The Indonesian Constitutional Court recently issued two important decisions with the potential to realign Jakarta’s relations with two troublesome provinces. In the first decision, the Court ruled that Aceh must allow independent candidates to run. Unique in Indonesia, Aceh permits local parties and local party candidates. However, the Court ruled that Aceh’s special status did not preclude independent candidates from exercising their rights. Second, the Court resolved conflicts between indigenous rights and democracy. The Court held that, despite an earlier law, Papua must permit direct elections for governor and vice-governor. The irony here is that the court, a national institution, is nominally protecting local suffrage. However, one could also view this as national elites interfering and even rewriting local rules. Indeed, in both cases the national government had negotiated special local autonomy provisions and then allowed the Constitutional Court to override them. For more analysis, see the International Crisis Group’s briefing here.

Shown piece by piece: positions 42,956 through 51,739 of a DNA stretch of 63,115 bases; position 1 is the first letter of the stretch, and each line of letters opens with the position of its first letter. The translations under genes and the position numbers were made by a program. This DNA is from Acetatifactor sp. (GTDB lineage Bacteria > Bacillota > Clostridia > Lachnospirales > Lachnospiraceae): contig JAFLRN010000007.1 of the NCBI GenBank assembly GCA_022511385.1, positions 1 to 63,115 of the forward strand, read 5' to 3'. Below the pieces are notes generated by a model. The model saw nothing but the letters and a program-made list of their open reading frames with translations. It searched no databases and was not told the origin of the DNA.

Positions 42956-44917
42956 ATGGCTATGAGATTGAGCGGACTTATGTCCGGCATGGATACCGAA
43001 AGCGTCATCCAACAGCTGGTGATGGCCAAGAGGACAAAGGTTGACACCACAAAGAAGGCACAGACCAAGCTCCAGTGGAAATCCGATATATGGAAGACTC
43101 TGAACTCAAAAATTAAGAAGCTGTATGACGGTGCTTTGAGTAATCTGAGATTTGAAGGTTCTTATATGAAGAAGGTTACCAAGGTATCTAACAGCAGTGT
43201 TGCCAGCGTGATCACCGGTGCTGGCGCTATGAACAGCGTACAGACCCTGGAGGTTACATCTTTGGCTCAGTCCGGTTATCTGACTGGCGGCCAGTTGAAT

National courts, local antagonisms
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